An artificial pancreas means so much more to me than just a professional accomplishment
I am absolutely thrilled about this announcement, because the development of an artificial pancreas means so much more to me than just a professional accomplishment. It is very personal, as well.
For over thirty years we have lived with diabetes in the Kowalski family. In 1977, when he was just three, my brother Steve was diagnosed with type 1 and when I was 13, I, too, was diagnosed. It’s been a long road and I say we’ve lived with diabetes not just to represent Steve and me, but rather our entire family – my parents, my other siblings, our spouses and now our kids, who have endured the effects of this disease on our lives.
Thirty plus years with diabetes is a long time. As I think back there are some key events over the years that have had a profound effect on me. First and foremost have been Steve’s struggles with hypoglycemia unawareness. Low blood sugar, as we all know, is the reason why achieving and maintaining a low A1c is so difficult. Sharing a room growing up with Steve and experiencing the traumas of serious lows was what motivated me to choose a career in research. For many years, I was the “hypo alarm” in our house and the sight of a hypoglycemic seizure and someone you love being taken away in an ambulance incapacitated by low blood sugar never leaves you.
For me, I’ve been spared from hypoglycemia unawareness, but the fear of developing diabetes complications has motivated me to try to maintain good glucose control since I was diagnosed. When we were growing up, Steve and I witnessed the devastating effects of type 1 firsthand – our neighbor was completely blinded in her 20’s by diabetic retinopathy. Seeing her with her guide dog and so young was tough. Now, I have kids of my own and have lived with diabetes for over 25 years and while I’m very happy to say that I have avoided complications, I want it to stay that way! I fully expect to be there and be healthy as my kids grow up.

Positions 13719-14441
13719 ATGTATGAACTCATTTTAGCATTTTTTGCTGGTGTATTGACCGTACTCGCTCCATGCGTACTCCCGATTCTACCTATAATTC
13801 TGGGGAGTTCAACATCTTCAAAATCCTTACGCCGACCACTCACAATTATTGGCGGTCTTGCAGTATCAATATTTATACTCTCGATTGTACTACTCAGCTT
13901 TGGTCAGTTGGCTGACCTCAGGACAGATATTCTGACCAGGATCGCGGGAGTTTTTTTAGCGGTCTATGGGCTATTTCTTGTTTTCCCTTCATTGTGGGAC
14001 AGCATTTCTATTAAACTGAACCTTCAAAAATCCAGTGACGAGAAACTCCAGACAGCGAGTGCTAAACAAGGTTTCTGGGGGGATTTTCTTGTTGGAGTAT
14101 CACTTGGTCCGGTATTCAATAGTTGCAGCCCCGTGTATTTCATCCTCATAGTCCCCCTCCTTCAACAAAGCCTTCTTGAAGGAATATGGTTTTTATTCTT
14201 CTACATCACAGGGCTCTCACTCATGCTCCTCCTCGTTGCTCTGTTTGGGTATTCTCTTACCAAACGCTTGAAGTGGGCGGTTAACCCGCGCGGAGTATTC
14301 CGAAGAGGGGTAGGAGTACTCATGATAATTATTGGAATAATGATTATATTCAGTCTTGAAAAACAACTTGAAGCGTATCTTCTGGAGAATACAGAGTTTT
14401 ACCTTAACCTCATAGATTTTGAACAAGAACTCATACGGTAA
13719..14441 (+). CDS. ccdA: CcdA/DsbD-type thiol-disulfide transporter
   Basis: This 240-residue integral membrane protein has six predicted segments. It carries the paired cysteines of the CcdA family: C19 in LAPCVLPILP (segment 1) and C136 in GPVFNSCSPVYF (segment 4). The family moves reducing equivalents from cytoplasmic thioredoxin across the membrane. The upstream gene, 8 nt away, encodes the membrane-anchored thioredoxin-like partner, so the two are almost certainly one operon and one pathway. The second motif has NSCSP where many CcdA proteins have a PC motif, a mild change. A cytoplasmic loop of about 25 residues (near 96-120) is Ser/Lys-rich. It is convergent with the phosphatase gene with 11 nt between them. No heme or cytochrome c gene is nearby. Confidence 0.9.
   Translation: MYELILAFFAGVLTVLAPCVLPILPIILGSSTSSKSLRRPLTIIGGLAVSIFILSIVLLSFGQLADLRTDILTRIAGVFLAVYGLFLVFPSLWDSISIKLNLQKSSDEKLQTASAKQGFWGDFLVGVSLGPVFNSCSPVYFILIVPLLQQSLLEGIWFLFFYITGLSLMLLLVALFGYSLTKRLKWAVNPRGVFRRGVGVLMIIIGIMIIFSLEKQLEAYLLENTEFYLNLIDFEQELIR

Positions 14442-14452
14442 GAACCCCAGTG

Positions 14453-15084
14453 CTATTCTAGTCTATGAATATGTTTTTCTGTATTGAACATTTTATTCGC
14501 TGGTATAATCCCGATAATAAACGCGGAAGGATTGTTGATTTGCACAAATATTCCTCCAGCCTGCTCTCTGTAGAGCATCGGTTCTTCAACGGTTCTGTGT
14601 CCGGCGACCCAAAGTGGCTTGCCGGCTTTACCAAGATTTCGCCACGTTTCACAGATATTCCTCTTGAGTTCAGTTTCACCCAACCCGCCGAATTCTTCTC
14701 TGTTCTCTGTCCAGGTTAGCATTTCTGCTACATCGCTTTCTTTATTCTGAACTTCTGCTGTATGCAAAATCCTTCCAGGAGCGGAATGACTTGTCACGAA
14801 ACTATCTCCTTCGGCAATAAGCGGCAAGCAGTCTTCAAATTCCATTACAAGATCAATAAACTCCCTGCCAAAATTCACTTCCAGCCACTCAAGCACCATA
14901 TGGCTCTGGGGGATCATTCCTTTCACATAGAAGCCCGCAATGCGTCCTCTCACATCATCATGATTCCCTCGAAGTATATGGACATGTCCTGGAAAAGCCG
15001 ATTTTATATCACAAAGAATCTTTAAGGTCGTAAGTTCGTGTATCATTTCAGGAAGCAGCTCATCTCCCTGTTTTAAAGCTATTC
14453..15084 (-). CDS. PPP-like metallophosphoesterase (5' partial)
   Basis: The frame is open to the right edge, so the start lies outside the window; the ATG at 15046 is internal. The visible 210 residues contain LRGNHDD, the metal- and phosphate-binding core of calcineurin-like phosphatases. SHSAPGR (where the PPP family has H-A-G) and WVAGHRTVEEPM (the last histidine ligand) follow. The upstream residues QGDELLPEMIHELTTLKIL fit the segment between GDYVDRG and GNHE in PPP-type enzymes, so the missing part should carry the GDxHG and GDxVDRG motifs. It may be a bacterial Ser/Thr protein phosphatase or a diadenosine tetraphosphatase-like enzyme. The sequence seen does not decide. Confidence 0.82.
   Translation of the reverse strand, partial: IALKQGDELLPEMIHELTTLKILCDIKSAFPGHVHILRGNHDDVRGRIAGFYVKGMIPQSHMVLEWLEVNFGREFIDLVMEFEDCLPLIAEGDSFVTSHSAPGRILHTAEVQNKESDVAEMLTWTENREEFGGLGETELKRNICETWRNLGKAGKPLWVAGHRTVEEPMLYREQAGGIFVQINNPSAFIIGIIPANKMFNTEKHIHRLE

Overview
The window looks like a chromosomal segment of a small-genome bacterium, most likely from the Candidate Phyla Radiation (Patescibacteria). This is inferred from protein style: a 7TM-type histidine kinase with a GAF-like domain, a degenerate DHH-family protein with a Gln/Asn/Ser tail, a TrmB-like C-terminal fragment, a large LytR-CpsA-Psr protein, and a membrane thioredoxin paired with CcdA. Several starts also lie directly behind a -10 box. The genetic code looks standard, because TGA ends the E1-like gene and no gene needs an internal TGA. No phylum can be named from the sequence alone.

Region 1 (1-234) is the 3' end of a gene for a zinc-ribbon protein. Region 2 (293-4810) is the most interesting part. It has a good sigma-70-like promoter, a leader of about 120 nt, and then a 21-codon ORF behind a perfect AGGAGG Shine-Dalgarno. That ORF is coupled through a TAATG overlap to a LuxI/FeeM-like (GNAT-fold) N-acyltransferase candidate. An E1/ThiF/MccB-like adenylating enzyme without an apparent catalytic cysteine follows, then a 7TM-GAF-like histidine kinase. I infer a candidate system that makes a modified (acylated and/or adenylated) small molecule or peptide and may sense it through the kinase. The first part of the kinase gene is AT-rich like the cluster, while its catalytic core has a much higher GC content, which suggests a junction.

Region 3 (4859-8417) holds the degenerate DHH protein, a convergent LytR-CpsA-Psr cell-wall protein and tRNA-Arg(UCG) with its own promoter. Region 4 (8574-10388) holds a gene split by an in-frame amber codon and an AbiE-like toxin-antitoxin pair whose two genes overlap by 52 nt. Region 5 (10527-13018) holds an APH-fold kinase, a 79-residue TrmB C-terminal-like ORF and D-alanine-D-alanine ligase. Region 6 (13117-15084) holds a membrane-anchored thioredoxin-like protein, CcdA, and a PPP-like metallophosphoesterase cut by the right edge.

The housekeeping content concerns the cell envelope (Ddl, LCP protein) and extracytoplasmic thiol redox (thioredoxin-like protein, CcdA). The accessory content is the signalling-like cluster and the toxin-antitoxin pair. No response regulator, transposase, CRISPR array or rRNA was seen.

As some of you know, this past November I ran my first New York City marathon. What an incredible experience! The crowd was amazing and it was an incredible feeling crossing the finish line after 26.2 long miles. But, the thing I am most proud of is that three of my siblings and my sister-in-law ran it with me for JDRF. In my fundraising letter I said that I hoped to cross the finish line with my insulin pump and CGM held high. I did it! We did it! The money that we raised will help close the loop and I believe that when I run it again that pump and CGM will be controlling my glucose automatically as I try to run a personal best!
Steve and I have benefitted tremendously from continuous glucose monitors. But the beauty of an artificial pancreas will be that in the times of greatest need – such as a low at night where the CGM alarm is not as effective – there will be an automatic reaction by the system to intervene. I think of the countless seizures that we can prevent and the A1c’s that will be reduced and I just can’t wait!
I’m looking forward to providing some updates on how the artificial pancreas project is going, and getting some ideas from people with type 1 diabetes and their families about what’s most important for you. As you can tell, I’m really pumped about the APP – pun intended